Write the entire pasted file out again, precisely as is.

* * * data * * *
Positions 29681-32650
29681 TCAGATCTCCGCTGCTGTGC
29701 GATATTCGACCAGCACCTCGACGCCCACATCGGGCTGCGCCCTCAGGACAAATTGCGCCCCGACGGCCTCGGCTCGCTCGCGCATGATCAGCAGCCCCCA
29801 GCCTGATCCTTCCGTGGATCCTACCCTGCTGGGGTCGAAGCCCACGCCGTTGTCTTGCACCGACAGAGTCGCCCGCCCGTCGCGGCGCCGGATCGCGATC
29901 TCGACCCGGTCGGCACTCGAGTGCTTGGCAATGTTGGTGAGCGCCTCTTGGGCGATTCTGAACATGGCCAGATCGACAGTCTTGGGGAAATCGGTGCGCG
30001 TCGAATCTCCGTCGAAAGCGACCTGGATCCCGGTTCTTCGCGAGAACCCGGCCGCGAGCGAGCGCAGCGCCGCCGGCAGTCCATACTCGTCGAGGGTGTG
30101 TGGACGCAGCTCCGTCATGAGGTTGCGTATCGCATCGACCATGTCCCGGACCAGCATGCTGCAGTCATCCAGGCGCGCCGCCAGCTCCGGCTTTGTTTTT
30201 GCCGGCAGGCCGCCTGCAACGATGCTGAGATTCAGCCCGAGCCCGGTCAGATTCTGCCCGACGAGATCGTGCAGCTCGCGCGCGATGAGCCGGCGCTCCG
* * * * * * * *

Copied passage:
Positions 29681-32650
29681 TCAGATCTCCGCTGCTGTGC
29701 GATATTCGACCAGCACCTCGACGCCCACATCGGGCTGCGCCCTCAGGACAAATTGCGCCCCGACGGCCTCGGCTCGCTCGCGCATGATCAGCAGCCCCCA
29801 GCCTGATCCTTCCGTGGATCCTACCCTGCTGGGGTCGAAGCCCACGCCGTTGTCTTGCACCGACAGAGTCGCCCGCCCGTCGCGGCGCCGGATCGCGATC
29901 TCGACCCGGTCGGCACTCGAGTGCTTGGCAATGTTGGTGAGCGCCTCTTGGGCGATTCTGAACATGGCCAGATCGACAGTCTTGGGGAAATCGGTGCGCG
30001 TCGAATCTCCGTCGAAAGCGACCTGGATCCCGGTTCTTCGCGAGAACCCGGCCGCGAGCGAGCGCAGCGCCGCCGGCAGTCCATACTCGTCGAGGGTGTG
30101 TGGACGCAGCTCCGTCATGAGGTTGCGTATCGCATCGACCATGTCCCGGACCAGCATGCTGCAGTCATCCAGGCGCGCCGCCAGCTCCGGCTTTGTTTTT
30201 GCCGGCAGGCCGCCTGCAACGATGCTGAGATTCAGCCCGAGCCCGGTCAGATTCTGCCCGACGAGATCGTGCAGCTCGCGCGCGATGAGCCGGCGCTCCG